Laudato Si, Mi Signore!

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Delivered by Rev. Fr. Edione R. Febrero, JCL., College President
4 August 2015 / EBJ Freedom Park

“LAUDATO SI, MI SIGNORE!”. Praise be to you, my Lord, through our Sister, Mother Earth, who sustains and governs us, and who produces various fruit with colored flowers and herbs.” . . . Pagdayaw kanimo, Ginoo ko … The first words of the pope’s encyclical are quoted from the canticle of St. Francis of Assisi whose name “Francis” was used by the present pope when he was elected head of the Roman Catholic Church.

The earsplitting cry of the Mother Earth as it is being callously exploited by those whose life she sustains, can no longer be taken for granted. Unlike St. Francis whose life was intimately linked with the created world calling her affectionately “sister” or “mother,” some businessmen who are supposedly “stewards” of God’s creation, detached and indifferent, have become the Earth’s masters, irresponsibly plundering the Earth’s resources for quick and easy profit.

Pope Francis acknowledges that efforts either to stop or to lessen the use of fossils that worsen the effects of climate change and to effectively regulate or stop the extraction of minerals that destroy the environment have not been so effective because of very strong opposition by big companies, and the lack of concern and indifference of many people.

Pope Francis amplifies through his encyclical “Laudato Si” the already clarion call to “PROTECT OUR COMMON HOME.” He underlines further the need to work together in finding wise solutions to our present crisis. Because Pope Francis believes that people have the ability to enter into meaningful dialogue and to work together for the good of our Mother Earth, he is hopeful that people can change their ways and address the present crisis. What we need, however, is to deeply understand that as part of the ECOSYSTEM we are intimately linked with the other components. We humans cannot alienate ourselves from the Earth, which continues to nurse and to nourish us. Like St. Francis, we have to commune with each other as well as with nature so that in our everyday struggle we will not end up hurting each other. This is referred by Pope Francis as “intra-generational solidarity.”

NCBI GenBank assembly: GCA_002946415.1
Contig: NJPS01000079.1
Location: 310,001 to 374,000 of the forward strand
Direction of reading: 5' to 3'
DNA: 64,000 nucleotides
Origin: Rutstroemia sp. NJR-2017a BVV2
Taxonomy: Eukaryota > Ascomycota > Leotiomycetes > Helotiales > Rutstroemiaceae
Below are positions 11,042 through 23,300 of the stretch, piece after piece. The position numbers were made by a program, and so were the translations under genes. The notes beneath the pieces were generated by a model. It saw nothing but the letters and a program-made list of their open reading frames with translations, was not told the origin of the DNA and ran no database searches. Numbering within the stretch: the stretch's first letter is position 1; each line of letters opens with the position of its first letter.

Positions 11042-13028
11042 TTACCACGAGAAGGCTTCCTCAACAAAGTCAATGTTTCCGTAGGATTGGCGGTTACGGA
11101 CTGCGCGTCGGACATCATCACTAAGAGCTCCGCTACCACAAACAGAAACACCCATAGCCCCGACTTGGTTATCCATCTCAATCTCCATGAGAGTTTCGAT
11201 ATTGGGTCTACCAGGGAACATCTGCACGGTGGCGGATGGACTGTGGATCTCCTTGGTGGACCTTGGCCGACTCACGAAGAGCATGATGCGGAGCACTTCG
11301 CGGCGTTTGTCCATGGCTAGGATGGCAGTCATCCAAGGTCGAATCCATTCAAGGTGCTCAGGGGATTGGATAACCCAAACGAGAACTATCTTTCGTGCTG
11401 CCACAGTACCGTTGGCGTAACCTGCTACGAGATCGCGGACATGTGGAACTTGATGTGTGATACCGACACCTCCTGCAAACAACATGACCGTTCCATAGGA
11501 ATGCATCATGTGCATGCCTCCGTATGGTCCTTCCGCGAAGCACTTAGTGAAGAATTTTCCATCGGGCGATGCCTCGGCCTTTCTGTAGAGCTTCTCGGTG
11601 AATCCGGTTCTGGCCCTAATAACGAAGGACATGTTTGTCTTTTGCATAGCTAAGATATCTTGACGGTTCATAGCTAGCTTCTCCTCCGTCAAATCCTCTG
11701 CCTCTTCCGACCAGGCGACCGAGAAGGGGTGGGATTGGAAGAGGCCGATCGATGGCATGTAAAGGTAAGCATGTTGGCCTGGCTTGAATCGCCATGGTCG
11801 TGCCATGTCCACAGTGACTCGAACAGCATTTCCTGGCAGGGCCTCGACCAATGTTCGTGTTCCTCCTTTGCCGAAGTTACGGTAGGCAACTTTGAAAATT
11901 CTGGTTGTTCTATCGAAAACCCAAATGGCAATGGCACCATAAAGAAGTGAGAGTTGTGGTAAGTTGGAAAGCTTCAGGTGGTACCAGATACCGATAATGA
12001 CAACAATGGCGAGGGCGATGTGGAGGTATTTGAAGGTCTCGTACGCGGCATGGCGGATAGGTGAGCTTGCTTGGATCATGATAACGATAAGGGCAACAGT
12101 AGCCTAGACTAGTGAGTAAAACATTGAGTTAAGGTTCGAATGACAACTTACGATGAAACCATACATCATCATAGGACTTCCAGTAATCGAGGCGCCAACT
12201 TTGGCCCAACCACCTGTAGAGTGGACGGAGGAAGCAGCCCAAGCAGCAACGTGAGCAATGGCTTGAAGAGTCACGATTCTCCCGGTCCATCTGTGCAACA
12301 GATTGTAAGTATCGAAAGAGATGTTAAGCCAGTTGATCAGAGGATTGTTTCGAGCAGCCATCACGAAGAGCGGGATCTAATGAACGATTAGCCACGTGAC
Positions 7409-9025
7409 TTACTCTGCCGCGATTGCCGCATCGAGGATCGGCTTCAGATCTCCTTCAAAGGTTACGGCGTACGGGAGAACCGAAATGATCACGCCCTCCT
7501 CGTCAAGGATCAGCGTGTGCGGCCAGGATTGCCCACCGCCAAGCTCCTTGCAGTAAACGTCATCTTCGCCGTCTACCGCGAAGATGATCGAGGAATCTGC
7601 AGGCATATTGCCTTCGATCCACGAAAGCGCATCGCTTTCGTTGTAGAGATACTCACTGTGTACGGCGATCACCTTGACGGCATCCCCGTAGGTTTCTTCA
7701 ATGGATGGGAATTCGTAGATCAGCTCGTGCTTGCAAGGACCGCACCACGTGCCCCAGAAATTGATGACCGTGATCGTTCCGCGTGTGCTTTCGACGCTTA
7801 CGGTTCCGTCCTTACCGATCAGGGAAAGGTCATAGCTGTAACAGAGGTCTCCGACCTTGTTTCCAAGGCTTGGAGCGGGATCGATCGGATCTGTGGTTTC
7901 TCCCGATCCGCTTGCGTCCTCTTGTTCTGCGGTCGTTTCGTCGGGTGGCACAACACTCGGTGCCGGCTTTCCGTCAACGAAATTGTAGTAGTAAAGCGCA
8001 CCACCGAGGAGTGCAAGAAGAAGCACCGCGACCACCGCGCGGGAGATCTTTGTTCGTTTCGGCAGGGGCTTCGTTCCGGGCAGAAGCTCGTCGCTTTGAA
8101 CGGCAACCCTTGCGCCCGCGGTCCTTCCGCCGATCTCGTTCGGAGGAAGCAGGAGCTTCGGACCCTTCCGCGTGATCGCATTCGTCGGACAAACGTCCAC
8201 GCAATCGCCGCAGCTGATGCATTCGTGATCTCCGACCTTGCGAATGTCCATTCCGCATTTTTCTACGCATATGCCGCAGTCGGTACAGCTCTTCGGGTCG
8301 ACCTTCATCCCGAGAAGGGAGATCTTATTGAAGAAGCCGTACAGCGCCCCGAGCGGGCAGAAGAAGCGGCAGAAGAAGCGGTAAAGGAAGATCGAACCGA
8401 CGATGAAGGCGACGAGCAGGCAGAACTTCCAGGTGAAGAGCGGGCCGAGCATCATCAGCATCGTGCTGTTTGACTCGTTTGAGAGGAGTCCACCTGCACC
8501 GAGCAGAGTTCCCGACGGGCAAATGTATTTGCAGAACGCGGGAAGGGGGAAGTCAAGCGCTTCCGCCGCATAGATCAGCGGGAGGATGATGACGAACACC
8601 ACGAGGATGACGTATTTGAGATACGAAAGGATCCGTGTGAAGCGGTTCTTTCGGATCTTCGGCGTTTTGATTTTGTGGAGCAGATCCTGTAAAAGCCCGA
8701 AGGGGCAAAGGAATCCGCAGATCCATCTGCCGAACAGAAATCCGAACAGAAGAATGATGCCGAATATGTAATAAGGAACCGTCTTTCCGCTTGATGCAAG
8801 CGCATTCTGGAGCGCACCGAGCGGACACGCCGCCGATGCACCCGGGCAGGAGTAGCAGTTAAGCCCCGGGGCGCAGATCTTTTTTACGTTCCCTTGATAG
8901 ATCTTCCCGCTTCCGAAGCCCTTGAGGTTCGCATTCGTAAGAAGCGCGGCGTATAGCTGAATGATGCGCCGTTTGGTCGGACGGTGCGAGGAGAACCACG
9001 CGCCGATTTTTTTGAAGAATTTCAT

It is only after a deep realization of our interconnectivity or interconnectedness that we can talk about “intergenerational responsibility.” Quoting the Portuguese bishops, Pope Francis wrote in Laudato Si: “The environment is part of a logic of receptivity. It is on loan to each generation, which must then hand it on to the next”. It is our responsibility then as stewards of God’s creation to take care of our environment now by responsibly using its resources so that we can hand on the world to the future generations still worthy of being called a “home.”